About a month later while scanning RV classifieds, I accidentally stumbled upon a 5th wheel for sale within an hour of Austin. I was not actually shopping yet, but this one caught my attention in price and condition. It was a 2013 37 foot Heartland Sundance 3270RES. It seemed to have all of the features in a 5th wheel I was looking for, Accessible bedroom, bathroom and kitchen with slide outs closed for traveling. It had a full size residential tub ( which I had never seen in a 5th wheel) with an ample bath area, king size bed and the icing on the cake was that it color matched my truck paint! and the price was right! (no where near the $100k+ taste I had feared! ) I arranged a viewing of the RV for the following weekend, I took a friend of mine that was more experienced in RVs than I was and could possibly spot problems better than I, and other than a few minor things noted needing repair, it turned out to be the one that I purchased. The most important feature that I did not mention is what allowed my truck, hitch, RV system to work so well together. It was the specially designed Front Cap of the RV that was designed to be towed by a short bed truck and allowed up to 88 degree turns without contacting the truck cab. This was an outstanding feature and sealed the decision for me.

Specifically designed for Extended Cab Short Bed Truck Towing

So the most important factor to decide if you will need a slider hitch or not is the shape of the front of the 5th wheel. It the 5th wheel cap is “squared off with corners”,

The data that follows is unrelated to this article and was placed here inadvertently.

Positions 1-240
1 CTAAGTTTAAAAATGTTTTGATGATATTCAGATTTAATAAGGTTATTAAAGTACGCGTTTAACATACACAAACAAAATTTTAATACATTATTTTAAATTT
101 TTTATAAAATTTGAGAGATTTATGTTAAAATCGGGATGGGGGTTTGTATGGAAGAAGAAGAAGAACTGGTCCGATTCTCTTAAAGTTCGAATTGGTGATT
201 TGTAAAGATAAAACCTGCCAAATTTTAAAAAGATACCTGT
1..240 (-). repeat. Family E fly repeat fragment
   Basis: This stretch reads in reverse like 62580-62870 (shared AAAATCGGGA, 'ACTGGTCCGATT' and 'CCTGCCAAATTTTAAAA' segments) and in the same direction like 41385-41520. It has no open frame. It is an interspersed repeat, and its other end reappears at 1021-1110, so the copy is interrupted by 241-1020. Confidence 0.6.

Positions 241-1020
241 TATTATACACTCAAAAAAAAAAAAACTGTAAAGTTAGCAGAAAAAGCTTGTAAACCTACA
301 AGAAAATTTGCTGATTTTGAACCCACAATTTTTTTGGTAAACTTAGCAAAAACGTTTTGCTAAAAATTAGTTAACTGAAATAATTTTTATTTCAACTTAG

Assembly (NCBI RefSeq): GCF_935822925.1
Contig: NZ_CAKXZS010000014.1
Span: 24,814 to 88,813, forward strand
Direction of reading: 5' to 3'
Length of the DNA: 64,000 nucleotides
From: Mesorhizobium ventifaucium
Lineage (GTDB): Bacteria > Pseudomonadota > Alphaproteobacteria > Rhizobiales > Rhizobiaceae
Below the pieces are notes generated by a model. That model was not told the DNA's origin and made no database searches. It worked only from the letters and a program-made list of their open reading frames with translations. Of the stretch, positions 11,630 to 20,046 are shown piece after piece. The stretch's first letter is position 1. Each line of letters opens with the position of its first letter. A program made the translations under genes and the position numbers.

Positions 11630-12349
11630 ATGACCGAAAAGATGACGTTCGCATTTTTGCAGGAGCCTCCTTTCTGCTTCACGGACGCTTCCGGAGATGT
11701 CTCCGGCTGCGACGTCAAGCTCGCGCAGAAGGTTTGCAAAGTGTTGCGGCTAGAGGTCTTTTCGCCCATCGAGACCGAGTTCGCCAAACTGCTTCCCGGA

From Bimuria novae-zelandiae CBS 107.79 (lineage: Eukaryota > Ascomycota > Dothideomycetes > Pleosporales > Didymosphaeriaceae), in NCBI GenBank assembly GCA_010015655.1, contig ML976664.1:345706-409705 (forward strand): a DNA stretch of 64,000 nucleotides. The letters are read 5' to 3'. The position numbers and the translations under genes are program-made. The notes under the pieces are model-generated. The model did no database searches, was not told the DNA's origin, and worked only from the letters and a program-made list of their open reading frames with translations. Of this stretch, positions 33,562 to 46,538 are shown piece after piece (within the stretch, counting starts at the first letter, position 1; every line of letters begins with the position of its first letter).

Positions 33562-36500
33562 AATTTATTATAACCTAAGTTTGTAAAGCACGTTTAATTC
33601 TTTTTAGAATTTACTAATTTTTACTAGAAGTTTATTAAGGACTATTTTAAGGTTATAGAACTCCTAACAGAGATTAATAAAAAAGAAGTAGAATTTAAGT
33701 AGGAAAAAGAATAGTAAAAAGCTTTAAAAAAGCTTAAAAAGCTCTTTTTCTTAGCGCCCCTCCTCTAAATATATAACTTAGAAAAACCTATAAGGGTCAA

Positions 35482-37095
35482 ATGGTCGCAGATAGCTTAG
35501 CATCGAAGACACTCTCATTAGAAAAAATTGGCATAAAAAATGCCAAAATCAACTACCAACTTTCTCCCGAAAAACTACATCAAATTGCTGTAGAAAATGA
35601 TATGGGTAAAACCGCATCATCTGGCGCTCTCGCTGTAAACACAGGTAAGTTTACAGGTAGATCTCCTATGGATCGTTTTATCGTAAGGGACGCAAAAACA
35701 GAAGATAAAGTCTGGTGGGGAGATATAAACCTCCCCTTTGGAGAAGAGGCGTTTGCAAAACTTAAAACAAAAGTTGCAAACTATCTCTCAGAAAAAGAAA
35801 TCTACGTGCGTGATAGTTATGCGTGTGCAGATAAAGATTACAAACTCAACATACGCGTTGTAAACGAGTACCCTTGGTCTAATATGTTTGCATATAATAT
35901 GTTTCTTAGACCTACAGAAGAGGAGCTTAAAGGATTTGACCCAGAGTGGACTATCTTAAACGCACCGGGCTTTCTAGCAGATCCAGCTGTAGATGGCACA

5th Wheel that will most likely require a slide hitch on a short bed truck due to corners contacting cab.

those are the areas that will contact the short bed truck cab on a turn, and will most likely require a slider hitch, where as if you have the 5th wheel with the rounded front cap, Those are more “tow friendly” to short bed trucks without a slider hitch.

Heartland Sundance with Special designed front cap for short bed extended cab truck towing

Naturally, There are a multitude of combinations and factors for each RV / Tow Rig combination. Each will be different and will need to be evaluated based on their own merits and circumstances.

In closing, I am very satisfied with my Truck/RV and hitch combination. Being new to 5th Wheel RVs, there was a lot of potential to “go with the flow” and just buy the slider hitch, But having always been a rebel, and the desire to go against the flow, worked for me this time, and luck had a fair play in it as well. Good Luck on your endeavor to find that perfect set up for your travels.

My 2016 F250 and 2013 Heartland Sundance 5th Wheel
with a Pullrite Superlite 20k (non slider) hitch.

Be sure to take a peek at our You Tube Video Also!


Upgrade your Back-splash with Tic Tac Press & Seal Tiles

We installed a Kitchen back-splash upgrade to our RV and it was easy and looks great! We are going to show you how you can do it too! Below is a video we released (sorry for the shaky video work, we are still learning, but we promise to get better!) of our Tic Tac Tile vinyl tile installation to our Kitchen back-splash and a few of the tips and tricks we used to get the job done.

The basic installation of the back-splash is quick and easy! We did ours in a few hours.

Materials (Online links at the bottom of the page)

  • Tic Tac peel and stick tiles (Measure your project to determine the square footage you need) 12”x12” tiles yield about 5.5 sq feet when applied as they overlap/ interlock each other.